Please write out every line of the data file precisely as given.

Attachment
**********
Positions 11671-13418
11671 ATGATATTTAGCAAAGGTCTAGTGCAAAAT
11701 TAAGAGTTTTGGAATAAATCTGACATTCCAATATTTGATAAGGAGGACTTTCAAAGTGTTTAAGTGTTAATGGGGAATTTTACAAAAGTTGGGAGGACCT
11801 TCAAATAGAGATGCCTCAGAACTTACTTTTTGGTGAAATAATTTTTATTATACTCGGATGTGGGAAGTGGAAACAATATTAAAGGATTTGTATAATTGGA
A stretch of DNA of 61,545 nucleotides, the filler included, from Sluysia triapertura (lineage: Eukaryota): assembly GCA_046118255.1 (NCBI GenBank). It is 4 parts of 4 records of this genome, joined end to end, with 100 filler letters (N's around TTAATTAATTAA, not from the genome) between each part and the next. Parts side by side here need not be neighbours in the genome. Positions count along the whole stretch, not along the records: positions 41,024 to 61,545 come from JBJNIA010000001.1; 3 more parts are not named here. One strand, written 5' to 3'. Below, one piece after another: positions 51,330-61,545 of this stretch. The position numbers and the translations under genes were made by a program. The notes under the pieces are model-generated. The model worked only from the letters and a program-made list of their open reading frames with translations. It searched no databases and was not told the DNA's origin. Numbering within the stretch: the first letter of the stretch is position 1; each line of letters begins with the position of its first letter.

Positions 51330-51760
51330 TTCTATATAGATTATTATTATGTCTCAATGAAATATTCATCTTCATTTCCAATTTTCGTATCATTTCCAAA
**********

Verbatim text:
Positions 11671-13418
11671 ATGATATTTAGCAAAGGTCTAGTGCAAAAT
11701 TAAGAGTTTTGGAATAAATCTGACATTCCAATATTTGATAAGGAGGACTTTCAAAGTGTTTAAGTGTTAATGGGGAATTTTACAAAAGTTGGGAGGACCT
11801 TCAAATAGAGATGCCTCAGAACTTACTTTTTGGTGAAATAATTTTTATTATACTCGGATGTGGGAAGTGGAAACAATATTAAAGGATTTGTATAATTGGA
A stretch of DNA of 61,545 nucleotides, the filler included, from Sluysia triapertura (lineage: Eukaryota): assembly GCA_046118255.1 (NCBI GenBank). It is 4 parts of 4 records of this genome, joined end to end, with 100 filler letters (N's around TTAATTAATTAA, not from the genome) between each part and the next. Parts side by side here need not be neighbours in the genome. Positions count along the whole stretch, not along the records: positions 41,024 to 61,545 come from JBJNIA010000001.1; 3 more parts are not named here. One strand, written 5' to 3'. Below, one piece after another: positions 51,330-61,545 of this stretch. The position numbers and the translations under genes were made by a program. The notes under the pieces are model-generated. The model worked only from the letters and a program-made list of their open reading frames with translations. It searched no databases and was not told the DNA's origin. Numbering within the stretch: the first letter of the stretch is position 1; each line of letters begins with the position of its first letter.

Positions 51330-51760
51330 TTCTATATAGATTATTATTATGTCTCAATGAAATATTCATCTTCATTTCCAATTTTCGTATCATTTCCAAA